Hometown (Abridged)

Hometown (Abridged) William Chernoff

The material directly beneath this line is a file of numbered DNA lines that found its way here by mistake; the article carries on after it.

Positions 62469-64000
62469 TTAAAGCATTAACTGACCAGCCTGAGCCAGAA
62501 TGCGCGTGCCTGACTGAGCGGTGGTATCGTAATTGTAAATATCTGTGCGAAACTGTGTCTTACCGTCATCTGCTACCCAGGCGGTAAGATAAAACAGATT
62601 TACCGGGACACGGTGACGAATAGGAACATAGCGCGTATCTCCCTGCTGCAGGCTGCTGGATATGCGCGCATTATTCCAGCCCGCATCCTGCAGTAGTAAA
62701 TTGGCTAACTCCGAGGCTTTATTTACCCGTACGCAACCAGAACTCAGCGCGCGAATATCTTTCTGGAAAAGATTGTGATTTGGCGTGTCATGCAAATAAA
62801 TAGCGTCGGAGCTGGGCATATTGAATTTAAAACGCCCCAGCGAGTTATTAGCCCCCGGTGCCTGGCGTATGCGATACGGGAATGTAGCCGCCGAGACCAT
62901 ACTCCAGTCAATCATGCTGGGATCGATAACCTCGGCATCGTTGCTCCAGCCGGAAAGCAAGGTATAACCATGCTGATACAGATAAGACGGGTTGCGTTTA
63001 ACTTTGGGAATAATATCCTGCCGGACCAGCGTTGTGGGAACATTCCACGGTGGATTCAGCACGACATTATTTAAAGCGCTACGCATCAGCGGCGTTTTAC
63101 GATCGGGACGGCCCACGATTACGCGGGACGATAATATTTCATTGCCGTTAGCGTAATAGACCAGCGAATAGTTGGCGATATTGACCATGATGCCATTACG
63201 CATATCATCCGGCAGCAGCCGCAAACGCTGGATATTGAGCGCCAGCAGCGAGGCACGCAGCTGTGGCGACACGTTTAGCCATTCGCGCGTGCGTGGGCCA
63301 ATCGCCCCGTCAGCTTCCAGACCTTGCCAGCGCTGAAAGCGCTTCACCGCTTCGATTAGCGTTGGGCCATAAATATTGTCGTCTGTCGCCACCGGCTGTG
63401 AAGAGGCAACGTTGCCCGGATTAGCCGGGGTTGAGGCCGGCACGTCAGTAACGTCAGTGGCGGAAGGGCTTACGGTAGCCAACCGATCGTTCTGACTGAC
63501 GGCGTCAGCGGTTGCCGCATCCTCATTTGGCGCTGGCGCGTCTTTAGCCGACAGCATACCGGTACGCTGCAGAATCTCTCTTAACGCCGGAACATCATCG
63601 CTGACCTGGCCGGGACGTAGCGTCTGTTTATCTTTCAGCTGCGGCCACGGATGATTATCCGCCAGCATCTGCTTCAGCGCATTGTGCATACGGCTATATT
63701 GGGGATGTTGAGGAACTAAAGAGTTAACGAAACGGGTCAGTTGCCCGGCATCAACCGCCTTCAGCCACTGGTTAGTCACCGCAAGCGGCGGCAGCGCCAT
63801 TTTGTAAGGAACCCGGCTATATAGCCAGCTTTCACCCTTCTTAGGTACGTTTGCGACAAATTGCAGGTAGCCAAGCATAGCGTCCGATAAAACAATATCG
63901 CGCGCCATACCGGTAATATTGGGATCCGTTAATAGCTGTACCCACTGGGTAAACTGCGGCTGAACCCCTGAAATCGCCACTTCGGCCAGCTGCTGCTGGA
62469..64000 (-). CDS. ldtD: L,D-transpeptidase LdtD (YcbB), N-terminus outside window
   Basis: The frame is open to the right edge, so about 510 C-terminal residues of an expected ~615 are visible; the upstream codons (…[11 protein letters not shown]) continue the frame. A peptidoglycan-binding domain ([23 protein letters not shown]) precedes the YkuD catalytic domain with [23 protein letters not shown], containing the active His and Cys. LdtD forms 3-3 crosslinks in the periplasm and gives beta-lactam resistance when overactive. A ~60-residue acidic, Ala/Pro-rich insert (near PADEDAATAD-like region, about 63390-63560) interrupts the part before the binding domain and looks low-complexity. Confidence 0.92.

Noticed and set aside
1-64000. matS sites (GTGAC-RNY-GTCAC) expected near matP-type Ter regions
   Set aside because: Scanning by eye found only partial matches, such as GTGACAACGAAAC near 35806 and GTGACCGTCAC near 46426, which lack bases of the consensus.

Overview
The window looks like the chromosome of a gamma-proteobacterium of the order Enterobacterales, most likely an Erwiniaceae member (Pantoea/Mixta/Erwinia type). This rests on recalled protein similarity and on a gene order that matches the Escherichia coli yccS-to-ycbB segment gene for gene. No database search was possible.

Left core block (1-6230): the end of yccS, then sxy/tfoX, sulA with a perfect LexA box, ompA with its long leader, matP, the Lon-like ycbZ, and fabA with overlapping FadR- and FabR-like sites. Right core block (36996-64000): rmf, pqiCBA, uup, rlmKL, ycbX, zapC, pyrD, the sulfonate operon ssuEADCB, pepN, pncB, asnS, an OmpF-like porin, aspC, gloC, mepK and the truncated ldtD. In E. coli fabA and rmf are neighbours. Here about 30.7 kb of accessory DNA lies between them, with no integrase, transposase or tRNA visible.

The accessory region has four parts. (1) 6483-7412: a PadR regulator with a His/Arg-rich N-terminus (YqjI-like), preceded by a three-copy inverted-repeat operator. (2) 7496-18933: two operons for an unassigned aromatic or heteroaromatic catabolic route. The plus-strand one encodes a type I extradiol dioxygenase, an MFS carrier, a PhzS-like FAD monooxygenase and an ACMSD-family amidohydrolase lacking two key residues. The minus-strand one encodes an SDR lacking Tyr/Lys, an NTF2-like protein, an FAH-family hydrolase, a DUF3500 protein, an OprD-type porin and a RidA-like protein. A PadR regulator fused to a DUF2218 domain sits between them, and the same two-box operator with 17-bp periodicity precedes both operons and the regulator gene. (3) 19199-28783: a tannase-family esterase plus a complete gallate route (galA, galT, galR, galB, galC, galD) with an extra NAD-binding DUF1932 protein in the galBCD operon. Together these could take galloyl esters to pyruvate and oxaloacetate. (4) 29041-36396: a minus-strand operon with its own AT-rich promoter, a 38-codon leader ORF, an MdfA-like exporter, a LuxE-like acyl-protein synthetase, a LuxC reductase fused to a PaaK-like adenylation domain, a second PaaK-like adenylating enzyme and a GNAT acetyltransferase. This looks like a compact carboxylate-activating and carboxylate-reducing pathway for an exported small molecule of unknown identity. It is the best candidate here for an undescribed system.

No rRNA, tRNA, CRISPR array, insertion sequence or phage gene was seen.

Hometown is William Chernoff’s first extended play release with his guitar trio. It reflects on changing seasons and the necessity of hard work and reinvention in order to stay alive in the midst of uncertainty. It also represents an opportunity to dig back into music that has defined his career for the better part of a decade. All of the tunes were written in the early 2010s and, recently, they became his go-to pieces with longtime drummer Carson Tworow and new friend Francis Henson on guitar. The runtime is just under 20 minutes, the length of a neighbourhood walk. Will has been taking a lot of walks lately, both as a way to keep his spirits up and to reflect on where he’s been and where he wants to go. Walking in this neighbourhood is his way of managing loneliness while remaining optimistic. It reminds him of a youthful, trivial moment, one that represents the roughly 12 months of his studies at Capilano University. Will dropped out in late 2013. Back then, returning to his adolescent home from the train station late at night, he would often ponder life's big questions and decisions. As he reached the intersection on Seventh Avenue just before home, if a question remained on his mind, he would do a small ritual to enjoy the moment. He would take his keychain out of his pocket, stand in the middle of the empty intersection, and throw his keys into the air, observing the directions that the keys pointed in after landing on the pavement. Depending on which of the four directions most of the keys pointed, he would resolve to take different actions on the question (for example, pointing due north meant that he should say yes if the decision allowed). This ritual inspired the name for the tune, “A Four-Way in the Heart of the West End”. The ‘heart’ of the New Westminster neighbourhood is roughly the block on which Will grew up: Seventh Avenue and 16th Street. He lived less than 100 steps from this intersection when he wrote all the tracks on the Hometown EP. "154" refers to the numbers of a now-defunct bus route in New Westminster. This track was consistently in the repertoire for Will's early groups — guitar trios around 2014 and 2015 — alongside “A Four-Way”. Beyond music, Will has always loved hockey, especially for the personalities, narratives, and numbers — sometimes enjoying those things more than the game itself. "Bridge Deal" is a pun title that comes from a style of NHL contract, in which players took the risk of signing a short-term deal with a low price after their rookie years. However, bridge deals have become rare since Will wrote the tune in the early 2010s. Many players now prefer long-term deals. While writing “Bridge Deal” for a university assignment, Will chose two tracks for inspiration: "Locomotion" from John Coltrane’s classic 1958 album Blue Train, and "RB's Line" from his local hero Jodi Proznick's album Foundations. He then engaged in the long tradition of jazz tune puns, picking a name that reflected the state of the NHL in 2013. - Victoria Cowan